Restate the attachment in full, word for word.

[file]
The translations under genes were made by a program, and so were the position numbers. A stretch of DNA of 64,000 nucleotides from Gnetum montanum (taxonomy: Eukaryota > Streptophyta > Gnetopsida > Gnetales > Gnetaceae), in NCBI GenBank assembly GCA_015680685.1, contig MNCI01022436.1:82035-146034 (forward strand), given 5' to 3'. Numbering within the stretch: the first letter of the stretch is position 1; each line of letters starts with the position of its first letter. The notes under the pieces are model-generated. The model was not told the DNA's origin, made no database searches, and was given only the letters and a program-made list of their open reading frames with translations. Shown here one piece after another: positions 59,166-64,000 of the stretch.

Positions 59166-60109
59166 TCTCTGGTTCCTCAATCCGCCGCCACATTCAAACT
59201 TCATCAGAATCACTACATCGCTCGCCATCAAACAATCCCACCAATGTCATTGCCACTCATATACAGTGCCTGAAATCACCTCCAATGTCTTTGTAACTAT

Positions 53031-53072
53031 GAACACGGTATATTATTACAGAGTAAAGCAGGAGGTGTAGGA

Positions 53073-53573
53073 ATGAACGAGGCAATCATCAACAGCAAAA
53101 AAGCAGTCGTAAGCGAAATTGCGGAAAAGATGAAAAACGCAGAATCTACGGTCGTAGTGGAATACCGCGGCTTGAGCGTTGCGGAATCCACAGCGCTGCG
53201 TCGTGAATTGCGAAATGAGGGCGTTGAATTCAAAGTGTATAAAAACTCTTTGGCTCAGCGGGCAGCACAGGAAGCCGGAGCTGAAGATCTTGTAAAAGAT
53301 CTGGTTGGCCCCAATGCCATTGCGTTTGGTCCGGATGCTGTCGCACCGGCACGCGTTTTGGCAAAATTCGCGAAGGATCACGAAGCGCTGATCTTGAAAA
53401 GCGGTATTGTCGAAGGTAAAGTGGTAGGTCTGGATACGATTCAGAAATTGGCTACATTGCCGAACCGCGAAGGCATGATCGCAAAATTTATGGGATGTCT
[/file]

The translations under genes were made by a program, and so were the position numbers. A stretch of DNA of 64,000 nucleotides from Gnetum montanum (taxonomy: Eukaryota > Streptophyta > Gnetopsida > Gnetales > Gnetaceae), in NCBI GenBank assembly GCA_015680685.1, contig MNCI01022436.1:82035-146034 (forward strand), given 5' to 3'. Numbering within the stretch: the first letter of the stretch is position 1; each line of letters starts with the position of its first letter. The notes under the pieces are model-generated. The model was not told the DNA's origin, made no database searches, and was given only the letters and a program-made list of their open reading frames with translations. Shown here one piece after another: positions 59,166-64,000 of the stretch.

Positions 59166-60109
59166 TCTCTGGTTCCTCAATCCGCCGCCACATTCAAACT
59201 TCATCAGAATCACTACATCGCTCGCCATCAAACAATCCCACCAATGTCATTGCCACTCATATACAGTGCCTGAAATCACCTCCAATGTCTTTGTAACTAT

Positions 53031-53072
53031 GAACACGGTATATTATTACAGAGTAAAGCAGGAGGTGTAGGA

Positions 53073-53573
53073 ATGAACGAGGCAATCATCAACAGCAAAA
53101 AAGCAGTCGTAAGCGAAATTGCGGAAAAGATGAAAAACGCAGAATCTACGGTCGTAGTGGAATACCGCGGCTTGAGCGTTGCGGAATCCACAGCGCTGCG
53201 TCGTGAATTGCGAAATGAGGGCGTTGAATTCAAAGTGTATAAAAACTCTTTGGCTCAGCGGGCAGCACAGGAAGCCGGAGCTGAAGATCTTGTAAAAGAT
53301 CTGGTTGGCCCCAATGCCATTGCGTTTGGTCCGGATGCTGTCGCACCGGCACGCGTTTTGGCAAAATTCGCGAAGGATCACGAAGCGCTGATCTTGAAAA
53401 GCGGTATTGTCGAAGGTAAAGTGGTAGGTCTGGATACGATTCAGAAATTGGCTACATTGCCGAACCGCGAAGGCATGATCGCAAAATTTATGGGATGTCT